Anesthesia is the desensitization of the body that is necessary prior to surgery.

In contrast to general anesthesia involving the entire body, loco-regional anesthesia only affects the area of the operation, putting it to sleep. How does this happen? We talk about this topic with Dr. Orazio Difrancesco, an anesthetist in Humanitas.


What drugs are used for loco-regional anesthesia?

The drugs used for loco-regional anesthesia are local anesthetics. They are different, but thanks to research over the last few decades they are safe and have a higher tolerance and efficacy profile and a lower risk of toxicity. They act by suppressing the transmission of painful stimuli from the periphery to the brain. The sensory nerve, which is responsible for transmitting the stimuli, is inhibited and therefore the brain does not receive the painful impulse originating in the periphery.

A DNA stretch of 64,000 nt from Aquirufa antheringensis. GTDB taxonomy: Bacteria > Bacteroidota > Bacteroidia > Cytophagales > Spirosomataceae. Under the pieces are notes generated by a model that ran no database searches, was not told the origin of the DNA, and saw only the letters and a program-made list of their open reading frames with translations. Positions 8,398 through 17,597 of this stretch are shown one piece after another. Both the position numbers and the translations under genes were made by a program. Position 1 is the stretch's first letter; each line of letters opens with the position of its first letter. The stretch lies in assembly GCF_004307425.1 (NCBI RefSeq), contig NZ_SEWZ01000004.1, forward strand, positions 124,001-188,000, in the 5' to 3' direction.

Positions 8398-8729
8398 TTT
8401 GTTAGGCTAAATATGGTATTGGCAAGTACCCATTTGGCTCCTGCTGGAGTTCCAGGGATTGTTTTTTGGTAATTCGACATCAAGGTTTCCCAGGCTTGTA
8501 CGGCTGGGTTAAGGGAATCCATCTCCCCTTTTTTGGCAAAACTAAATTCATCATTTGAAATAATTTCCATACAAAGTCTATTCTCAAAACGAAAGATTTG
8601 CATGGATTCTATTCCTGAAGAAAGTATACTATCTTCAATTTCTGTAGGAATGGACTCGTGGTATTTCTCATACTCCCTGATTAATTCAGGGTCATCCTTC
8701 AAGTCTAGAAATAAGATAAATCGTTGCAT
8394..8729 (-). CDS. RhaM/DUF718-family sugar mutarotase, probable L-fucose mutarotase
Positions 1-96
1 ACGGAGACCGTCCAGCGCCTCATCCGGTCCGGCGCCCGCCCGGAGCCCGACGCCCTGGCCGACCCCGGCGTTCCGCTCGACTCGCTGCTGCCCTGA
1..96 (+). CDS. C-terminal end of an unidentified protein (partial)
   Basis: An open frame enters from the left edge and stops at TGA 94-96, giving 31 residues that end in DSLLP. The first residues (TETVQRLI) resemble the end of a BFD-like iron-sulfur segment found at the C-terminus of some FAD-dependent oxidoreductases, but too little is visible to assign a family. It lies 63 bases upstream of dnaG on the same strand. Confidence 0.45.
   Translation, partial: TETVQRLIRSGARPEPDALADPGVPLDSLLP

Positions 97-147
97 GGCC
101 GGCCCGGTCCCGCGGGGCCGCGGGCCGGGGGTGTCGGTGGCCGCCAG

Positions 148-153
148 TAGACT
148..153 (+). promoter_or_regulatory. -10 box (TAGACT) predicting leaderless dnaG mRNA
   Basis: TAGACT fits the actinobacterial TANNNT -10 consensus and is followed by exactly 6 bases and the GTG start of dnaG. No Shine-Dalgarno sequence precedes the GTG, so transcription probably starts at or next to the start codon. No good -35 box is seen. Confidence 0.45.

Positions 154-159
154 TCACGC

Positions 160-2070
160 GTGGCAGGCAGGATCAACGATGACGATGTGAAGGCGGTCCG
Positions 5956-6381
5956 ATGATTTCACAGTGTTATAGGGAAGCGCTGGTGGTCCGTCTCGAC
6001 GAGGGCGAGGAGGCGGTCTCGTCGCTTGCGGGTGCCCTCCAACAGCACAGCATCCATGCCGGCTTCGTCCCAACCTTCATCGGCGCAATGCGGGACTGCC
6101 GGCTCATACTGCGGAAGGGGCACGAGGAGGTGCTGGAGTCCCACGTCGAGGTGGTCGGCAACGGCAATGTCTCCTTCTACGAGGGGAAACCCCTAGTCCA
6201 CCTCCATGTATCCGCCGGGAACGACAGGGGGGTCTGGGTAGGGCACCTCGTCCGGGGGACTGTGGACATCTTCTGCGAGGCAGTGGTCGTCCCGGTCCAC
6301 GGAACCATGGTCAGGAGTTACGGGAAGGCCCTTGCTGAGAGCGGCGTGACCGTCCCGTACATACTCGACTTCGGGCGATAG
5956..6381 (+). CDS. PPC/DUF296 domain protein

Is the anesthesia injection painful?

Absolutely not. Injection of loco-regional anesthesia is not performed directly, but after the administration of a small dose of local anesthetic at the site of the puncture, in order to relieve the discomfort that the patient feels with the injection. It should also be noted that the execution of loco-regional anesthesia does not prohibit the provision of mild sedatives to the patient that help to counter anxiety.